Vacant looks could be Eureka! moments

Press Contact

Melissa Makofske
Phone: 617-452-2170
Lemelson-MIT Program

Media Resources

1 images for download

Access Media

Media can only be downloaded from the desktop version of this website.

Nearly 20 percent of American adults say they think most creatively in their cars, according to the 2005 Lemelson-MIT Invention Index study, which gauges Americans' attitudes toward invention and innovation. So don't think of your commute as being stuck in bumper-to-bumper traffic; think of it as a potential breeding ground for your next creative breakthrough.

Survey respondents said the ideal conditions for creative thinking are solitude (66 percent) and quiet (47 percent), although 24.5 percent said while working with others, and 23.3 percent said that being under pressure creates the ideal condition for creativity.

"Many Americans feel they spend half their lives in the car, but we were surprised by just how many people felt their daily commute was conducive to creative thinking," said Lemelson-MIT Program Director Merton Flemings. "But when you stop to think about it, it makes sense. Daily commutes in this country are getting longer each year and the car may be one of the last environments in which we can escape from our over-stimulated lives and just be alone with our thoughts."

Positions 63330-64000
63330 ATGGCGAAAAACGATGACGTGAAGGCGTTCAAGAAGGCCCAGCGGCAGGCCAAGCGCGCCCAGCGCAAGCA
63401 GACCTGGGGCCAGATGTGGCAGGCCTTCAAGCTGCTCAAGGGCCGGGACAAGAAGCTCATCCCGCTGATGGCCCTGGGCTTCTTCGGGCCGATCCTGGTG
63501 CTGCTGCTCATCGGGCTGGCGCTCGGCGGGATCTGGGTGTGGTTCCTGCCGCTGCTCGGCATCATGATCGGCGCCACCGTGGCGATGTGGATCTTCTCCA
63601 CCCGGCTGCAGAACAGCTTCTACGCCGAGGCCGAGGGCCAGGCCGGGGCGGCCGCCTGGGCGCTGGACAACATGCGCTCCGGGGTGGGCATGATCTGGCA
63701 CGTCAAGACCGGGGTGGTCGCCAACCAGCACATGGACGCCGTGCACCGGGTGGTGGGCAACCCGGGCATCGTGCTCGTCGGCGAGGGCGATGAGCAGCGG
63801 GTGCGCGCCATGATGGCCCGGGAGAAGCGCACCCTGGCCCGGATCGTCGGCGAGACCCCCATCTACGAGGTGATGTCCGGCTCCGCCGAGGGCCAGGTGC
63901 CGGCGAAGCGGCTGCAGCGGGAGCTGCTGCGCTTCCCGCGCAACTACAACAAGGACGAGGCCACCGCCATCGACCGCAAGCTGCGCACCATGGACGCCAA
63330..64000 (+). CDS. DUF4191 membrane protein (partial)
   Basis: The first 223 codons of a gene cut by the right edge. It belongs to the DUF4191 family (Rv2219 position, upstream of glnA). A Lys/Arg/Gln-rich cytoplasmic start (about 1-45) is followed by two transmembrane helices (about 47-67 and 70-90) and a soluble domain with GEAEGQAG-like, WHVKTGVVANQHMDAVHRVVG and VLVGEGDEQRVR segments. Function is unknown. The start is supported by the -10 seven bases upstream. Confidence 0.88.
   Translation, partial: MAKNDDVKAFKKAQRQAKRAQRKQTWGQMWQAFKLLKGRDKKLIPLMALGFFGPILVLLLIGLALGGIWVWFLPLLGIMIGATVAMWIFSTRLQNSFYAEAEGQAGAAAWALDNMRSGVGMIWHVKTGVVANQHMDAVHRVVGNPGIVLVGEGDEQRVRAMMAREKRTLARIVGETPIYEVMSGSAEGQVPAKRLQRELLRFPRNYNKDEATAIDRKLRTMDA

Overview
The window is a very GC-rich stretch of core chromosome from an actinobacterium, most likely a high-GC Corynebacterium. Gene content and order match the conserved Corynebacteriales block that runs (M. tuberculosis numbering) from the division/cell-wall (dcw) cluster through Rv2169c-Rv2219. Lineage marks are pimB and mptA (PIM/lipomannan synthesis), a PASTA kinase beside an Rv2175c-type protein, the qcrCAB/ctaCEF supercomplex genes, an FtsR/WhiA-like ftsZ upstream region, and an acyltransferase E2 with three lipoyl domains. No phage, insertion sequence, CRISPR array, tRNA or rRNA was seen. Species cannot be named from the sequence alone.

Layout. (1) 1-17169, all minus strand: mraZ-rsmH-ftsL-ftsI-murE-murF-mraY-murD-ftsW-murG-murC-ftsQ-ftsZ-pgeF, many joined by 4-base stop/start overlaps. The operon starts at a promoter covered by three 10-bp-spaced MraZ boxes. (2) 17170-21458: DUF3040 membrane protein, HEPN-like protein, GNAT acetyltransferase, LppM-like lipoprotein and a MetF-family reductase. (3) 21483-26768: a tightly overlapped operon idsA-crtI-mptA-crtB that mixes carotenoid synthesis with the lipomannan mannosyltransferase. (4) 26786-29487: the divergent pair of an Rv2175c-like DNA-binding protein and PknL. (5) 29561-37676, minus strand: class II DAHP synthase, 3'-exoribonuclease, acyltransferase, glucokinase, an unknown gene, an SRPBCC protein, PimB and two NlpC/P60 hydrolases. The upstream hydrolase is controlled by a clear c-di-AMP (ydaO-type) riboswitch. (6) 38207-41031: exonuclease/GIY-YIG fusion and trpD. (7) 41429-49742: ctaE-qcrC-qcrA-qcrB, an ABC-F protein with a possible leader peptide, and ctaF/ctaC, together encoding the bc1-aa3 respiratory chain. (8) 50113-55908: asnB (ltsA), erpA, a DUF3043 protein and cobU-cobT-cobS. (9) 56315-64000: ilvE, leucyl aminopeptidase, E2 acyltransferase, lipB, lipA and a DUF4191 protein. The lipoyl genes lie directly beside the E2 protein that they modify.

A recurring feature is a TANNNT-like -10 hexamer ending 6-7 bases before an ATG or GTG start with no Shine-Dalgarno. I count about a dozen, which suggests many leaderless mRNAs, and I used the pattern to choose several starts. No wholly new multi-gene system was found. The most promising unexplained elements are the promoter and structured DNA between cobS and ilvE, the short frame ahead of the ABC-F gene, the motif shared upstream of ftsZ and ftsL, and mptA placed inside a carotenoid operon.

Other settings that fared well in the Lemelson-MIT Invention Index were workplaces and schools (20 percent); in bed while falling asleep, waking up or dreaming (16 percent); and outdoors (14 percent). Respondents also cited bathing or showering (5 percent) and exercising (5 percent) as conducive to creativity.

By contrast, watching television (2 percent) and listening to music (1 percent) were the least likely to lead to creative thoughts.

Americans spend more than 1,000 hours each year, or 11 percent of the year, in front of television sets, according to a 2004 Bureau of Labor Statistics report. By contrast, Americans spend an average 260 hours each year commuting, according to a 2004 U.S. Census study.

"Television has an important place in our culture," Flemings commented. "However, our society faces significant challenges that will require fresh and imaginative ideas. Young people, especially, need to gain real-world experiences and be exposed to environments that are conducive to creative thought. That means turning off the TV every so often."

A version of this article appeared in MIT Tech Talk on January 12, 2005 (download PDF).

Topics: Innovation and Entrepreneurship (I&E)

Back to the top